Last year, thanks to the Section 1332 Reinsurance waiver allowed for by the ACA, Montana health insurance carriers reduced their premiums for 2020 by 13.1% on average on the individual market, while raising them by 7% on the small group market (which the reinsurance program doesn't impact).

For 2021, avg. premiums are going up again, but only by a nominal amount...the requested increases average 3.2% for the individual market and just 2.4% for small group carriers:

Between the COVID-19 pandemic and just getting generally swamped, I haven't gotten around to writing about Pennsylvania's state-based ACA exchange, due to launch this fall, since way back in December:

PA’s A Step Closer To Starting A State-Based Health Insurance Exchange

Pennsylvania’s new, state-run health ​insurance exchange is getting rolling ahead of its launch in 2021.

The commonwealth has chosen a California-based company, GetInsured to run it.

...Zachary Sherman, who heads the newly-created Pennsylvania Health Insurance Exchange Authority, said the contract with GetInsured will cost around $25 million annually, plus startup expenses that’ll be spread over several years.

“That’s compared to what we currently pay for Healthcare.gov, which is in the $90 to $95 million range,” he said.

Sherman said the administration chose GetInsured because it has already contracted with other states, like Nevada and Minnesota.

He said the new exchange is expected to save people between five and ten percent every year on premiums.

When I first read the quote, I assumed it was either a paraphrase, out of context or sarcasm. Sadly, it was none of those:

A series of controversial remarks by Missouri Gov. Mike Parson on a St. Louis radio show are getting widespread attention — and some pushback.

In an interview on Friday with talk-radio host Marc Cox on KFTK (97.1 FM), Parson indicated both certainty and acceptance that the coronavirus will spread among children when they return to school this fall. The virus has killed 1,130 people in the state despite a weekslong stay-at-home order in the spring that helped slow the virus’ spread — and the state set a record on Saturday with 958 new cases.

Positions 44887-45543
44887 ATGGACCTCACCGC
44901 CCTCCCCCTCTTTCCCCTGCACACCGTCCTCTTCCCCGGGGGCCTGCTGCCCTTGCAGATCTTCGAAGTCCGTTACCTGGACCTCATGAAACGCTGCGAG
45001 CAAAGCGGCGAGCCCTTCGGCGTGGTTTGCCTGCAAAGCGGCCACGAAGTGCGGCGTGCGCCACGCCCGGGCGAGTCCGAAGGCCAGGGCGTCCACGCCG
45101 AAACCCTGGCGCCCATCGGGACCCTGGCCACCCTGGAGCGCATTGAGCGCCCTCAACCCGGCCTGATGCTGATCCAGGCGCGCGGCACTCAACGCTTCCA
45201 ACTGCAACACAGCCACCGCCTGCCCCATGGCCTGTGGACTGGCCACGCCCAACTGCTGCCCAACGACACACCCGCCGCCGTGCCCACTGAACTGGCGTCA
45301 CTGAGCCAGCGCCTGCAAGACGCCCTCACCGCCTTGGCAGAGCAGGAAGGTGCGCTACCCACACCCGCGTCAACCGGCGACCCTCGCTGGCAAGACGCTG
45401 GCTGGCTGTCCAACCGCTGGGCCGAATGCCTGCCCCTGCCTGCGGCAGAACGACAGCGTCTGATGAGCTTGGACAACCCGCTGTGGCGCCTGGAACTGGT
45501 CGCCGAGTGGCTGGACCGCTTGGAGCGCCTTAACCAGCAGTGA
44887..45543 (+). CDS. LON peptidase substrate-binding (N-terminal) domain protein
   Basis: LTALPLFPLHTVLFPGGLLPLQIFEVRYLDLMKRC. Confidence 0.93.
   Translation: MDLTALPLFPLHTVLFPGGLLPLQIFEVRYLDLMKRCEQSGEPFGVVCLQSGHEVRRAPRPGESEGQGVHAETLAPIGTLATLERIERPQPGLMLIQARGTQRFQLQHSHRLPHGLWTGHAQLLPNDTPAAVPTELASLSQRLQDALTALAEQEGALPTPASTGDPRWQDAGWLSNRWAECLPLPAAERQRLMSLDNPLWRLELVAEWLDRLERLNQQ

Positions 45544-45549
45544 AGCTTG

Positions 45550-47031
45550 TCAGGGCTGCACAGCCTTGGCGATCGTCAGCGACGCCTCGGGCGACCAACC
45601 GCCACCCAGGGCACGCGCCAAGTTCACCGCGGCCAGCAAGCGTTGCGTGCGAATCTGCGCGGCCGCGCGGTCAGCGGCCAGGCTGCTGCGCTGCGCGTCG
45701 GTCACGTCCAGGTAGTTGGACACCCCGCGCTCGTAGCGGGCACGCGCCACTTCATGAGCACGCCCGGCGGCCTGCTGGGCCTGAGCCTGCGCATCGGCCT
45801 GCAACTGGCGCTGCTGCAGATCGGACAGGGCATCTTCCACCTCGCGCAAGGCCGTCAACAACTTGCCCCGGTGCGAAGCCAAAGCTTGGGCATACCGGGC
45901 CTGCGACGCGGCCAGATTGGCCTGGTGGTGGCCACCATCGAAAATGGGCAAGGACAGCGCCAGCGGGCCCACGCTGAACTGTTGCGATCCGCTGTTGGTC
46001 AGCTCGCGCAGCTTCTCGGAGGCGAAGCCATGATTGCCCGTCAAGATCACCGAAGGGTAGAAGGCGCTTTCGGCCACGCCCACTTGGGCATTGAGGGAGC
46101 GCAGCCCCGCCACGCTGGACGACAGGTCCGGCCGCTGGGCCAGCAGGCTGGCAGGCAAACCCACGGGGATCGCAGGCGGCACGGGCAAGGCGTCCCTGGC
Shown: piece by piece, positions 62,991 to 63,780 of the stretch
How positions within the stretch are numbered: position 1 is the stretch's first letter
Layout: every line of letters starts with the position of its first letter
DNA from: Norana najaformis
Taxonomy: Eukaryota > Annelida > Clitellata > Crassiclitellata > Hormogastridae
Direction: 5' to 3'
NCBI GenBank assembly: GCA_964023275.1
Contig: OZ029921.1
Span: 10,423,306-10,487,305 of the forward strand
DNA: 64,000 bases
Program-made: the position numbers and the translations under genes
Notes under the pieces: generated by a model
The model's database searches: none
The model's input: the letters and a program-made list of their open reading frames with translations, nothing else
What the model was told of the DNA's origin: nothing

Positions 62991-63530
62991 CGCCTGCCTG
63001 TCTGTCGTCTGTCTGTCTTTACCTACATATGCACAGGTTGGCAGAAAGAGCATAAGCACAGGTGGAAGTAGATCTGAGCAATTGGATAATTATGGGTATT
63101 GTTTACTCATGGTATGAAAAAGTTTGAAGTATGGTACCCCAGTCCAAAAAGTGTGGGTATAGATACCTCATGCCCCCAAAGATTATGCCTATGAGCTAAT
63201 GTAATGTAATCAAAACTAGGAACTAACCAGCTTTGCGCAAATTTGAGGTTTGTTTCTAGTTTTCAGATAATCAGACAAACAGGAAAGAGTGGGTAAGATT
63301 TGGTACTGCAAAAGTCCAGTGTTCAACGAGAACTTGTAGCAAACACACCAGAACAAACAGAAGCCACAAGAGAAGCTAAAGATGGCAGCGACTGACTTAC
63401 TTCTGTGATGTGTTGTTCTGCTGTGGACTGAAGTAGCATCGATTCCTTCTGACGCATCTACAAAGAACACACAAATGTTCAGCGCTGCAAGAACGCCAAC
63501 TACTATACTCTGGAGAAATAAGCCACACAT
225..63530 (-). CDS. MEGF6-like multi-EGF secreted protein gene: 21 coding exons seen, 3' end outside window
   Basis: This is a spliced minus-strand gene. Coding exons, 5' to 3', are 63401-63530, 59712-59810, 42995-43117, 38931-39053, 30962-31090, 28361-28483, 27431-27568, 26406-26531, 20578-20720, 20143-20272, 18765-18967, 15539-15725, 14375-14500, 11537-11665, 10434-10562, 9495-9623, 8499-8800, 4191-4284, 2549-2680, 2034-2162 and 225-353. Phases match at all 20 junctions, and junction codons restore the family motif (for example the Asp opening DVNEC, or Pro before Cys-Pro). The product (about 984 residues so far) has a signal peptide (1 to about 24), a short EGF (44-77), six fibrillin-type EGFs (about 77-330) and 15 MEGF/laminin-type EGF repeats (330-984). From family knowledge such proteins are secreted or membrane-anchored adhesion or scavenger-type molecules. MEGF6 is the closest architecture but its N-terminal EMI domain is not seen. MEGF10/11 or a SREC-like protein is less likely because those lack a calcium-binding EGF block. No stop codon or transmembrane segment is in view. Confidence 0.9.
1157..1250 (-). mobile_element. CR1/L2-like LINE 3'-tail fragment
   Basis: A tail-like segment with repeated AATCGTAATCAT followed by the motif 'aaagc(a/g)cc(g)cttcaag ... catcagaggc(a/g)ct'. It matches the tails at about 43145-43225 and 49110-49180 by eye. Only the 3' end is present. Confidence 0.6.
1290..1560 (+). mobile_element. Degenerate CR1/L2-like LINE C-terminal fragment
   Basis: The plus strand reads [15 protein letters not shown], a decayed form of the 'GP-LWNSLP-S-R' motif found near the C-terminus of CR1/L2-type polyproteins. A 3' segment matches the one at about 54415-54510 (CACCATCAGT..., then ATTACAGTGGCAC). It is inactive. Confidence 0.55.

...Parson’s comment on the coronavirus signaled that the decision to send all children back to school would be justified even in a scenario in which all of them became infected with the coronavirus.

Yesterday Donald Trump was interviewed by Chris Wallace on FOX News Sunday. It was full of the usual batcrap insane lies and babbling on Trump's part, but one exchange in particular caught my attention:

Wallace: "I want to talk to you about Obamacare. Since the pandemic hit, millions of people have lost their jobs, and thereby lost their health insurance. Almost a half million have signed up for Obamacare. Your administration just announced that you're signing onto a lawsuit to overturn Obamacare..."

Trump: "And replace it."

Wallace: "Why does it make sense to overturn Obamacare, which people are now relying on...Democrats are gonna say, the man who's wanted to kill Obamacare is gonna take it away...the protections for pre-existing conditions..."

Trump: "First of all, we got rid of the individual mandate, pre-existing conditions will always be taken care of by me and Republicans, 100%.."

Wallace: "But you've been in office 3 1/2 years, you don't have a plan..."

The data below comes from the GitHub data repositories of Johns Hopkins University, execpt for Rhode Island, Utah and Wyoming, which come from the GitHub data of the New York Times due to the JHU data being incomplete for these three states. Some data comes directly from state health department websites.

Here's the top 100 counties ranked by per capita COVID-19 cases as of Saturday, July 18th (click image for high-res version):

via the Maryland Health Benefit Exchange:

NEARLY 58,000 MARYLANDERS GAIN HEALTH COVERAGE DURING TWO SPECIAL ENROLLMENT PERIODS

BALTIMORE, MD – A total of nearly 58,000 Marylanders enrolled in health coverage during Maryland Health Connection’s two special enrollment periods that began in February and March and ended Wednesday, July 15.

The Maryland Health Insurance Easy Enrollment program launched Feb. 26 as the first of its kind in the nation. The Comptroller of Maryland asked state tax filers to check a box on their state tax return if they lacked health insurance and desired that information to be shared with the Maryland Health Benefit Exchange. Several states are in the process of looking at creating similar programs.

Since February:

  • More than 41,000 filers checked the box
  • More than 3,700 enrolled as of July 13

Final numbers are pending, because tax filers had until the July 15 tax filing deadline to check the box on their state tax form, and will have several weeks to enroll.

via Greg Land at Benefits Pro:

Amid a pandemic-stricken nation struggling to find ways to reopen, massive unemployment and employees lucky enough to have jobs hanging onto them as tightly as possible, New York health care strategists are floating a plan to offer health insurance tax credits assistance to loan-saddled college graduates who have no overage or fear of losing what they do have.

As envisioned in a new report released last week by the United Hospital Fund, recent college graduates could be allowed to deduct the monthly costs of their student loan payments from their total adjusted income as calculated under the Affordable Care Act.